I was in steamy hot Bangkok in Feb 2013; my hotel was the renovated version of an R&R hotel filled with US troops during the Vietnam war, against which I had been a conscientious objector in the early 1970’s. In my hotel foyer I read newspapers which wrote of the systematic persecution of moslem communities dependant on catching fish. The Thai government was instead creating a mass harvesting fish industry. My friend & I sat in the cool local Buddhist wat or temple, where locals gathered at odd hours; their devotion was obvious to all. The monks or priests in their sangha seemed to drift about, an invisible layer above the devotion of ordinary people.
When I first studied Theravada Buddhism, I was told that unlike the Mahayana Buddhism of Japan & China it did not resort to the use of religious imagery. Nevertheless, in Bangkok the wats or temples contained huge images of the Buddha seated in meditation or reclining, the latter was an enormous gilded image. I was also told that the monks tolerated the superstitions of ordinary people. In market places I saw stalls where images or medals of the Buddha were sold, virtually as good luck charms. My pleasant stall minder kindly told me the images I was examining were not antiques, “mai giao”, he said. Tolerance or patronising, one might ask of the monks.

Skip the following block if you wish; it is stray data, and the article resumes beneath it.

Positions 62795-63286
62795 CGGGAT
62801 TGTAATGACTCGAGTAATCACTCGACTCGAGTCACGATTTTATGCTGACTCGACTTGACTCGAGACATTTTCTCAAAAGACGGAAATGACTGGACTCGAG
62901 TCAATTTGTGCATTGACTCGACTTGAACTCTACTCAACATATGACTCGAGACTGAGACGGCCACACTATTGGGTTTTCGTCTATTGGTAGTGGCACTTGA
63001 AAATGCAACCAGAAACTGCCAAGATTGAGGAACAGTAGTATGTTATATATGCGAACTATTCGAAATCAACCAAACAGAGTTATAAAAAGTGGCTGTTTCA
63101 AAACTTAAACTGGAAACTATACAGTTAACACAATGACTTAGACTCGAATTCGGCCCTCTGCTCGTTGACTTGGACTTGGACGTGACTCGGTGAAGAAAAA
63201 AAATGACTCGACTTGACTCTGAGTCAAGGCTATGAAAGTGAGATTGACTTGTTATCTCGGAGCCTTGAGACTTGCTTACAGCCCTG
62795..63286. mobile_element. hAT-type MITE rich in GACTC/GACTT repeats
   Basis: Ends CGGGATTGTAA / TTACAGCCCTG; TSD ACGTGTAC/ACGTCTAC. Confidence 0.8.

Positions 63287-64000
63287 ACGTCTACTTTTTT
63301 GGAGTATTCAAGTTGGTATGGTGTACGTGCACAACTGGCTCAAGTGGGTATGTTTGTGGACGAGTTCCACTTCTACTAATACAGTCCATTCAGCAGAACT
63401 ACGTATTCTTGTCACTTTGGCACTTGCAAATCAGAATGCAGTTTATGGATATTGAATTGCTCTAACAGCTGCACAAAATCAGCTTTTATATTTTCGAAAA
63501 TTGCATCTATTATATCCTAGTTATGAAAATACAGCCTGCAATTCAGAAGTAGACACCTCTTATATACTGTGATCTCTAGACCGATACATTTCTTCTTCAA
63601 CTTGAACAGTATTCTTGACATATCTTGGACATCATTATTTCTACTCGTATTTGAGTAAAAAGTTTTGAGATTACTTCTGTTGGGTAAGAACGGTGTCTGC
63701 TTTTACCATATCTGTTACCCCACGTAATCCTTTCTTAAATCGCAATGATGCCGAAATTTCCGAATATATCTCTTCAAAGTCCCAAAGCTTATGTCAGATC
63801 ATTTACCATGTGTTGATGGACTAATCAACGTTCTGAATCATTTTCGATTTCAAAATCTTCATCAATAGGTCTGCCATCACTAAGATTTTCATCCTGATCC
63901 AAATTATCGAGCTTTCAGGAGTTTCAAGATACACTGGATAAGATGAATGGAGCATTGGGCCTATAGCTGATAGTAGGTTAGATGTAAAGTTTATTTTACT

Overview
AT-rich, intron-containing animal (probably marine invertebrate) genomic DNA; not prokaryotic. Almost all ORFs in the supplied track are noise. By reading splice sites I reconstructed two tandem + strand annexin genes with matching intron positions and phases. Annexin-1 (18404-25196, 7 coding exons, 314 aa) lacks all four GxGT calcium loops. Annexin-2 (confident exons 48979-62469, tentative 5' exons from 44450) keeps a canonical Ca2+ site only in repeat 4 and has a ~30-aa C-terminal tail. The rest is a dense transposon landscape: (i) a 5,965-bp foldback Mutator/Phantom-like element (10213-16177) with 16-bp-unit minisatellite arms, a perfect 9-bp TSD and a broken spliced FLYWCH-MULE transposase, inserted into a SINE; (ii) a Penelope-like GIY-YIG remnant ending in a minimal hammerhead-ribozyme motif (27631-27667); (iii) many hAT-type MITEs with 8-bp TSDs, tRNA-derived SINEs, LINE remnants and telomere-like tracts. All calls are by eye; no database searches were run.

Next door in Burma, the Buddhist monks were part of the support structure of a repressive military regime.
The so-called superstition of ordinary people involved ascribing spiritual power to certain places and things. Monks & intellectuals might sneeringly retort that humble folk had no capacity to conceive of an underlying universal principle. Perhaps it was the language of ordinary folk that was the stumbling block. Given the way that politicians & bankers make use of a discourse that is fluid but not illuminating, it might be better to describe the most important things without words. As Shakespeare said, “the rest is silence”.